Now that Microsoft has released Windows 10 to the public, a lot of people are considering whether to purchase a new system with Windows 10 already installed or upgrade their current computer to the latest version of Windows themselves. I’ve been running the Insider Preview version of Windows 10 for about three months now, and like it quite a bit. I’ve upgraded to Windows 10 on computers running Windows 7 or Windows 8 with only a few minor issues that, I assume, will be resolved soon.
If you’re looking for the least complicated way to get a computer running Windows 10, you should purchase a new system. This is a good option if you’re running a computer that’s older than five years. Not only will you be running Windows 10 on the latest hardware, but the burden of testing, installing and configuring Windows 10 falls to the company from which you made the purchase. If you’ve got the budget, and you’re the type of person with no patience for technical interruptions, go this route.
But I’ll bet readers of this blog aren’t the type to be scared off by a few technical challenges. No, instead you embrace them, and that’s the person I’m addressing in this week’s article. Maybe you’ve had a desktop or laptop that’s served you well for a couple of years but are considering a few hardware upgrades to make sure Windows 10 zings. This week I take a look at few areas where your money goes furthest when upgrading a desktop computer. I specifically mention Windows 10 because it’s a major upgrade for those of us who run Windows, but these suggestions will work just as well for those who are looking to get a few more miles out of a PC running older version of Windows or Linux.
RAM is simply the best place to start when upgrading a desktop PC. For best performance, you should be running the 64-bit version of Windows which can address more than 4GB of RAM. Most users will notice a substantial boost in system speed moving from 4 to 8GB of RAM. And if you work with large files (video, photos) in programs such as Adobe Photoshop or Premiere you will benefit by going to 16GB.
RAM works best when each stick is the same brand and model. Crucial has a nifty system scanner which tells you what RAM is compatible with your motherboard. Both Crucial and Kingston build quality RAM kits making it simple to upgrade your system.
RAM is one of the few PC components where pricing can fluctuate quite a bit. Today 8GB of of RAM costs around $75, making this upgrade one that’s easy on the wallet.
If you’ve already installed an SSD, you don’t need me telling you how great they are. Once you have an SSD, you’ll never go back to a traditional platter drive unless you need massive amount of storage. But every PC today should be booting from an SSD for the best performance. Go ahead and add a platter drive you need terabytes of storage, but boot from an SSD.
SSDs are a bit more challenging to install because you end up reinstalling Windows from scratch or using a system image, neither of which are trivial. My favorite desktop cloning and backup software is ShadowProtect Desktop. It’s both easy to use and includes a tool that verifies your image to make sure you’re golden before you make the switch.
I prefer SSDs made by Intel or Samsung. Before you begin, make sure you purchase an SSD that’s larger than the amount of data you’re current drive is housing. I consider a 256GB SSD the minimum size I’d consider, and with prices falling, a 512GB or 1TB are even better options.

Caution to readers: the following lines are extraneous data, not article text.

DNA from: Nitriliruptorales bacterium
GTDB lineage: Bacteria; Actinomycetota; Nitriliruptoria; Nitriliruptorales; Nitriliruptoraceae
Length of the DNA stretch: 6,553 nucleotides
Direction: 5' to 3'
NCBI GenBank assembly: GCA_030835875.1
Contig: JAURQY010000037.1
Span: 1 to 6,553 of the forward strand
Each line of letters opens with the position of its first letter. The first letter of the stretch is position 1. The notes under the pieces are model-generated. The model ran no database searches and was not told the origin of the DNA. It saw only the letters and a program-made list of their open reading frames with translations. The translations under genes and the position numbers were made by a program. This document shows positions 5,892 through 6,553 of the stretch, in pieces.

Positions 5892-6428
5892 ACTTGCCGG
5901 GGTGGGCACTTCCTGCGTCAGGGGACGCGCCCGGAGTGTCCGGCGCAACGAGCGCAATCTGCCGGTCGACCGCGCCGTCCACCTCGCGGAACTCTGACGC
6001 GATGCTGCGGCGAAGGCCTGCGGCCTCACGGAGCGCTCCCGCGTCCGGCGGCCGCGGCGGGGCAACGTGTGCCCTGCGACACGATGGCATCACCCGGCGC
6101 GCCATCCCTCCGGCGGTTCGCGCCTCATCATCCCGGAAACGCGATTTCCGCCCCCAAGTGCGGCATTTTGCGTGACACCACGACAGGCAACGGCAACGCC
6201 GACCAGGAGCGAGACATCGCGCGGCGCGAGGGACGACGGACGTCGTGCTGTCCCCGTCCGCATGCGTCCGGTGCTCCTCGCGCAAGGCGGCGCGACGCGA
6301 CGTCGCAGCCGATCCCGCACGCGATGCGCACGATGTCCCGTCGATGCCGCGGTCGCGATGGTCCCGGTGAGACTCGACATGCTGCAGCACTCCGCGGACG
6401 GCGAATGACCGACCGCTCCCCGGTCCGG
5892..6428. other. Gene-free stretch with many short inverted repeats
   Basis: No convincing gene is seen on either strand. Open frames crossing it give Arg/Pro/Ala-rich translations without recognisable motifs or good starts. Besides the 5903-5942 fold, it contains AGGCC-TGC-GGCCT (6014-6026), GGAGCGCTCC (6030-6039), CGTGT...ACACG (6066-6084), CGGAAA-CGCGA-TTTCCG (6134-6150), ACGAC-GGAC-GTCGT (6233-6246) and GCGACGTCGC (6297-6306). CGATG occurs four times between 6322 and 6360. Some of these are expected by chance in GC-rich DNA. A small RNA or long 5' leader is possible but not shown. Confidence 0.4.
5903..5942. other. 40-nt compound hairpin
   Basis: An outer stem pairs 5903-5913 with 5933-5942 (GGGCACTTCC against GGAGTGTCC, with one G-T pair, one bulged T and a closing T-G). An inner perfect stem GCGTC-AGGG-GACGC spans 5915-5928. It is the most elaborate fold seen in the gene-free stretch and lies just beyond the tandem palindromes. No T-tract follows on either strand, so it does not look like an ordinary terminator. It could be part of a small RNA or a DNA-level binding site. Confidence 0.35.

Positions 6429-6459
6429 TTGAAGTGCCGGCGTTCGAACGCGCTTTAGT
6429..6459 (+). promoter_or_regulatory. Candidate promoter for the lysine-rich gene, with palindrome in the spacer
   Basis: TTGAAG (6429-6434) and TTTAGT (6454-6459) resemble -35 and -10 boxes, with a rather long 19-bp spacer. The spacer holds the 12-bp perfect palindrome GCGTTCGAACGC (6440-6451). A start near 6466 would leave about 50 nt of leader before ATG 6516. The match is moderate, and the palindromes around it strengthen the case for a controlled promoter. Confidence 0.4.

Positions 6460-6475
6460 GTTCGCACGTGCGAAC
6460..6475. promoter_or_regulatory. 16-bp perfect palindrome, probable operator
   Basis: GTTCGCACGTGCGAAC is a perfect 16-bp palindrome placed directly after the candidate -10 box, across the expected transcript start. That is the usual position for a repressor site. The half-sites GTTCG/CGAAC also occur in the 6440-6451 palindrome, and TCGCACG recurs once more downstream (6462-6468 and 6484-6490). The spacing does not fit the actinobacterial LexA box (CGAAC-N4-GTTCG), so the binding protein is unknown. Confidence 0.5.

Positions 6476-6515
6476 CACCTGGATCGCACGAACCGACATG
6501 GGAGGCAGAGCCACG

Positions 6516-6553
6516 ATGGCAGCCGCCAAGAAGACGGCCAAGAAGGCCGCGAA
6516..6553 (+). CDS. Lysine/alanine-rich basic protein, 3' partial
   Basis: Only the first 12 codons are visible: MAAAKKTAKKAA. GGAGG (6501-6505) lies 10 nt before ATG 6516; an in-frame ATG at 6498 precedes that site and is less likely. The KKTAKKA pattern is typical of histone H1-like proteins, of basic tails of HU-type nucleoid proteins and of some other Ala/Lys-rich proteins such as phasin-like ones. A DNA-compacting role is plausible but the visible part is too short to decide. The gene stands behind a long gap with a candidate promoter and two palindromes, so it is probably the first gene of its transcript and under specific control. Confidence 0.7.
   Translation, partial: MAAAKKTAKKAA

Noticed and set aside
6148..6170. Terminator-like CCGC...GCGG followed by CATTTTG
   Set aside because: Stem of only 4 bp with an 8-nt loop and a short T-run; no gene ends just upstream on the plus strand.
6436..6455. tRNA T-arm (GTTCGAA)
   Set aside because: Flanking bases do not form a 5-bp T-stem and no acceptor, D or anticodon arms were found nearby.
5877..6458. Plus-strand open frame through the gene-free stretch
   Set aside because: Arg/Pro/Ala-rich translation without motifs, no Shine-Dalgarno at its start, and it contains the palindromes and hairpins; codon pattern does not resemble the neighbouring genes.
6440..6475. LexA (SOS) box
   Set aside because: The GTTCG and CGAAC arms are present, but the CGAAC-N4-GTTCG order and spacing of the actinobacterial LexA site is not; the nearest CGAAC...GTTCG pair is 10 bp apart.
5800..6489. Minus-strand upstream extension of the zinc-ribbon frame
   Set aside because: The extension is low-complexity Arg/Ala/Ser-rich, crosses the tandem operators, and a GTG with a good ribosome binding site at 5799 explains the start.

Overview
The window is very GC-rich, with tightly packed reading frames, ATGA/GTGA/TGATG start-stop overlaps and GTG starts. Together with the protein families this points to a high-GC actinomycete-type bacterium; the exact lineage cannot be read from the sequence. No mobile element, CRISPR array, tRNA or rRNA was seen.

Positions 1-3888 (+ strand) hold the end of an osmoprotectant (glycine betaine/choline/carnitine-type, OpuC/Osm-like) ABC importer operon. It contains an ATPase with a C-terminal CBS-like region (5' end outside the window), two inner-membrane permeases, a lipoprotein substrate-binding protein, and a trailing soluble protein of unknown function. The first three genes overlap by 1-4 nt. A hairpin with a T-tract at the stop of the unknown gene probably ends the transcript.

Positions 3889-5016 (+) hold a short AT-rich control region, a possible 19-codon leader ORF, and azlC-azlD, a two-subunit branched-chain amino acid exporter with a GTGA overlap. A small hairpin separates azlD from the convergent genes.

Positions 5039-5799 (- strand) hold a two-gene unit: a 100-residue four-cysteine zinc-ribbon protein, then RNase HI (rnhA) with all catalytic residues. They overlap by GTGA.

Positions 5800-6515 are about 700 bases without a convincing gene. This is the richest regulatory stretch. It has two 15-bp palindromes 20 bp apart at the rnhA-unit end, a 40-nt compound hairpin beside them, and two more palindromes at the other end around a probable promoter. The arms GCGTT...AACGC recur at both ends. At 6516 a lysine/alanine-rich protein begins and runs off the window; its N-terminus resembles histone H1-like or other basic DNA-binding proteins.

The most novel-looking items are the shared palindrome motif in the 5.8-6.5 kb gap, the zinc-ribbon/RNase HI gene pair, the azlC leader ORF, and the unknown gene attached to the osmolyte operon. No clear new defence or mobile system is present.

256GB SSDs start at under $200 while 1TB drives are prices at around $400 making this one of the most expensive upgrades you make, but is offset by being the one upgrade that makes every PC run faster.
Graphics cards aren’t just for gaming, although they do determine gaming performance as much as any other component. But in a business setting, upgrading the GPU can have other benefits such as the ability to run multiple monitors and vastly increase GPU-accelerated applications such as Adobe Premiere and many 3D rendering programs.
Higher-end GPUs can add substantial heat to the inside of your case, and may require specific power cables and expansion slots so it’s best to check for both before you add a dedicated GPU. If your monitor is more than few years old, it probably support VGA and DVI inputs. Newer monitors include such connections as HDMI, and increasingly DisplayPort for the highest resolutions.
Dedicated GPUs start around $75, but you’re probably looking at $150 for a good mainstream model that provides reasonable 3D performance and support 3+ monitors.
Upgrades to Avoid
These are the three areas I’d focus on. You might try a RAM upgrade and see if that gives you the performance you’re after before considering a more costly SSD or GPU upgrade.
I’m sure some of you are asking why I didn’t include the CPU as a component with upgrade potential. I’ll admit there are scenarios where it make sense. If you have a relatively new computer, but opted for a slower Intel i3 CPU, it might make sense to upgrade to a mid-range i5 CPU, as long as it’s supported by your motherboard. I’ve talked to friends who upgraded their i5 processors to i7 models and couldn’t tell any difference. It really depends on the type of work you do and what programs you run.
Motherboards are another component seldom worth upgrading unless you plan to upgrade your RAM, GPU and CPU at the same time. And at that point, you might as well consider a new PC!
In conclusion, I want to mention that Windows 10 feels like it runs about as fast as Windows 8 did. Of course Windows 8 didn’t feel like much of speed boost over Windows 7. What I’m saying is that upgrading to a new version of Windows probably is not going to make your computer feel or run any faster than it does today. Assessing the ages and condition of your current PC will allow you to make intelligent choices on whether to replace it perform a focused upgrade or two to it.